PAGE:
Transatlantic Air Race for the Coronation - How Flying Has Changed Since the 1950s

The Coronation of Queen Elizabeth II in 1953 prompted a transatlantic airplane race between major US television networks, as they rushed to deliver the newsreels from the UK for broadcast across North America. Both CBS and NBC had promised to be the first, aiming to broadcast the evening of the Coronation instead of a day later as originally planned.

The potential benefits for their reputations and influence in the US, with the expanding television revolution, were great. CBS used a BOAC Stratocruiser, then the largest airplane used to fly across the Atlantic, while NBC opted for a Pan Am DC-6 charter. Both used propellers, and both left London for Boston aiming to arrive in time for the late evening news. At that time a flight from London to Boston took approximately 10 hours. The aircraft flew to Boston instead of New York because it was closer and they could land an hour sooner.

At the time, television was really taking off and the coronation had been widely seen as a trigger for an increase in TV sales as families anticipated gathering together to watch the event live from their living rooms. Since then, the world of TV has been transformed; multiple channels, on-demand viewing, available on phones, computers, and tablets and streamed almost anywhere.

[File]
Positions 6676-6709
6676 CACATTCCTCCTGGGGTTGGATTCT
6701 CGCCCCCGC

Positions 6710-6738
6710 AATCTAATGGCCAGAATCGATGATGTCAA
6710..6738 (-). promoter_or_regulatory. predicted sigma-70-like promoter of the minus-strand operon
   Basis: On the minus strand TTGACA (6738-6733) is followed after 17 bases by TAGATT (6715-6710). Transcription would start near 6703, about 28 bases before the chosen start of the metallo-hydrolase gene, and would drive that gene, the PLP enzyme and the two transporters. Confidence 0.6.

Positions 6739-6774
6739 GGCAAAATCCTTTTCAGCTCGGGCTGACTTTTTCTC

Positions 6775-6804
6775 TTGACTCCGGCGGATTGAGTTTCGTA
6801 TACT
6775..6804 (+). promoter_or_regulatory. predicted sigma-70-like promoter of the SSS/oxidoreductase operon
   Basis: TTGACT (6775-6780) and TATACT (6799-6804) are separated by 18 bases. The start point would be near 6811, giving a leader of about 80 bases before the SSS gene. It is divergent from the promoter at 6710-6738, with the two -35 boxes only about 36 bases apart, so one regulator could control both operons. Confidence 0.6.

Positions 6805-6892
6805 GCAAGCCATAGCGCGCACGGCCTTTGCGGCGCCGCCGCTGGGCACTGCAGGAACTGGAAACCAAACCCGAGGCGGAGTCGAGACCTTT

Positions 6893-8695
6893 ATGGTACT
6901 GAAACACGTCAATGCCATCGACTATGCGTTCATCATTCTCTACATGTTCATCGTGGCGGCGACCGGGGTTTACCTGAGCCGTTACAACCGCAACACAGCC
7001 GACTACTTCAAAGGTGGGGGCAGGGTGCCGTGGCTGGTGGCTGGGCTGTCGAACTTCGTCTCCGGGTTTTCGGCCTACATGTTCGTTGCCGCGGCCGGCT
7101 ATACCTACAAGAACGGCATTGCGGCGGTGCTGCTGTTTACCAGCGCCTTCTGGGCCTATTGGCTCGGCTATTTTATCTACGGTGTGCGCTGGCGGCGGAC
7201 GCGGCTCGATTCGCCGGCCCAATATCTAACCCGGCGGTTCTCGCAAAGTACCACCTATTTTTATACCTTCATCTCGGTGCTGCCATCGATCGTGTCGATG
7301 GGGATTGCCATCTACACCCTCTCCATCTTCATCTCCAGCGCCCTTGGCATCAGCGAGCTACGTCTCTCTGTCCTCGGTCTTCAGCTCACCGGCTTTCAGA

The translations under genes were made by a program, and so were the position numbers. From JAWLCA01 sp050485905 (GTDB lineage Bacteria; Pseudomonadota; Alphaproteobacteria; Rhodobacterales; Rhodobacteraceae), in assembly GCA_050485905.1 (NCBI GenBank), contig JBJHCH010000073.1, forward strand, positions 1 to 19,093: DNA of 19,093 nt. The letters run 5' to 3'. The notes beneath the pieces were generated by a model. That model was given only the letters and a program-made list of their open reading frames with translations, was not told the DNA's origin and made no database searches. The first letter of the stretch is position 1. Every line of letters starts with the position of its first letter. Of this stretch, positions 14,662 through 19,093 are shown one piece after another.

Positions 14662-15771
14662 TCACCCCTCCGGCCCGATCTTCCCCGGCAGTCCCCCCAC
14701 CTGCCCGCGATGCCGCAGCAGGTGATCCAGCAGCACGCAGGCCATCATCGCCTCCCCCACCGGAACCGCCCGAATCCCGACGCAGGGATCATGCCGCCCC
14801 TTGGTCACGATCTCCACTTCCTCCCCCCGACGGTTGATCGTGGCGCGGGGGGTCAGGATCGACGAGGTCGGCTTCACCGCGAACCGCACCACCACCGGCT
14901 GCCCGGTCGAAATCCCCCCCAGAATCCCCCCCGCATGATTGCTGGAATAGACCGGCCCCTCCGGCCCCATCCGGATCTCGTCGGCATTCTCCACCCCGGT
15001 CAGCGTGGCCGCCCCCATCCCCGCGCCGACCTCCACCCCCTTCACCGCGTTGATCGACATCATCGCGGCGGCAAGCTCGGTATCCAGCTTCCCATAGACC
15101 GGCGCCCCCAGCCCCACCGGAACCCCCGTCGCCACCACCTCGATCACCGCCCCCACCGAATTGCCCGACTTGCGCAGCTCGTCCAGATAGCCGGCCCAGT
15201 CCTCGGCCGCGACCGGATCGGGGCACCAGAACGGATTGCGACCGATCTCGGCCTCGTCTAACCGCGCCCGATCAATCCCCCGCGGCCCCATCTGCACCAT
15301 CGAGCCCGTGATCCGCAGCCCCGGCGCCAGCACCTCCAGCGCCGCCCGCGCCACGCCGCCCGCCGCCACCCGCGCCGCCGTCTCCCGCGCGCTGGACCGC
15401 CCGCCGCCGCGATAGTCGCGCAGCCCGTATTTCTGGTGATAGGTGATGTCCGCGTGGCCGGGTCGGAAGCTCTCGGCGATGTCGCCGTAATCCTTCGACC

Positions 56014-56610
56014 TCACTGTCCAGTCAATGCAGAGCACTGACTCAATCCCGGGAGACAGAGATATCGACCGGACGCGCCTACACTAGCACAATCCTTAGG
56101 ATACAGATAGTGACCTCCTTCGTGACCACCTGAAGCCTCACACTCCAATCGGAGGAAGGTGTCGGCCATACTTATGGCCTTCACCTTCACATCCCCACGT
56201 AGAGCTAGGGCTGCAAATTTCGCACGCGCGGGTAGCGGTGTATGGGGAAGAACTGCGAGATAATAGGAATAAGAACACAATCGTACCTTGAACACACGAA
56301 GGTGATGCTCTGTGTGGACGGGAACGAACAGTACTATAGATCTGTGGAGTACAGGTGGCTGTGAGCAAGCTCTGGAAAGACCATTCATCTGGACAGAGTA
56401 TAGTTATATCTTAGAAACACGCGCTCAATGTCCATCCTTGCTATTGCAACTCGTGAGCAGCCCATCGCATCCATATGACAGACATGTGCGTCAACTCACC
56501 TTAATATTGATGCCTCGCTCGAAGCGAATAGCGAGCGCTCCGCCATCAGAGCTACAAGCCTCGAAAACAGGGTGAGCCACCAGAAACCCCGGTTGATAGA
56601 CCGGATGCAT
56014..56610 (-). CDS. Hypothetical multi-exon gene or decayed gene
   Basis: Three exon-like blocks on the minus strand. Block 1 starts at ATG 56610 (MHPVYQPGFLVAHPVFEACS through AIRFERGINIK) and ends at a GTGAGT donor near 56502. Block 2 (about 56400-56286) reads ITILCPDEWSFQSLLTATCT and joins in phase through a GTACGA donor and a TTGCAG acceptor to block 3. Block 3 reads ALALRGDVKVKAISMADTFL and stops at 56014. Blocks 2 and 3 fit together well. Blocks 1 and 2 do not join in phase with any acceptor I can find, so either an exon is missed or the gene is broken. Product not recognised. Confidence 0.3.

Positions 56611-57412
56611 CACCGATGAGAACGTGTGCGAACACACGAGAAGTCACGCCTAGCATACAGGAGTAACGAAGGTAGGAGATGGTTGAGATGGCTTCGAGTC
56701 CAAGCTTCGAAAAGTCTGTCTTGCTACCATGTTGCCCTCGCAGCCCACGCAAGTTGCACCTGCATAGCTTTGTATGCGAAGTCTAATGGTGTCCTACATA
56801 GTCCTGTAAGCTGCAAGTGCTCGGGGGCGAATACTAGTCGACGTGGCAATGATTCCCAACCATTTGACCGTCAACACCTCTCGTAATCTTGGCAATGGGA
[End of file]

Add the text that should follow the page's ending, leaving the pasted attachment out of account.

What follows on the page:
Air Race_The West Australian

Like the world of TV, aviation has also transformed since the last coronation. The 88-seat DC-6 has been replaced by 200+ seat 787 Dreamliners. A once 10-hour flight to Boston from Heathrow now takes between 7 hours 20 minutes and 7 hours 45 minutes, depending on the aircraft and airline, and upwards of an hour less in the other direction. A Pan Am ‘tourist’ class return fare back then between London and New York cost US$495, equivalent to almost US$6,000 today. Flying was still for the elite, whereas today it is for the masses. Heathrow Airport handled 1 million passengers in 1953, but last year it saw 62 million passengers pass through.

So, who won the race?

Neither CBS nor NBC. A third news network, ABC, had arranged to retransmit the broadcast by the Canadian Broadcasting Corporation (CBC). CBS had the advantage of ‘Operation Pony Express’ which saw film recordings flown by helicopter from the BBC headquarters at Alexandra Palace to London Airport at Heathrow, then on a jet-powered RAF Canberra to Canada, landing at Goose Bay in Labrador where the film canisters were transferred to a Royal Canadian Air Force CF-100 jet fighter to be flown on to Montreal. ABC was able to retransmit the CBC feed, getting on air some 90 minutes ahead of its rivals.

Back in 1953 aircraft were simply used to transport films to facilitate the broadcast of the coronation across the Atlantic but today it’s normal to have TV screens on the back of every airplane seat, and many airlines have wi-fi available

It’s now possible to access news and messages in real-time from on-board. You can bet that there’ll be people watching the next coronation of a British monarch from the seat of an aircraft at 30,000 feet.

"Air Race With Coronation Films Planned" The West Australian (Perth, WA : 1879 - 1954) 9 January 1953


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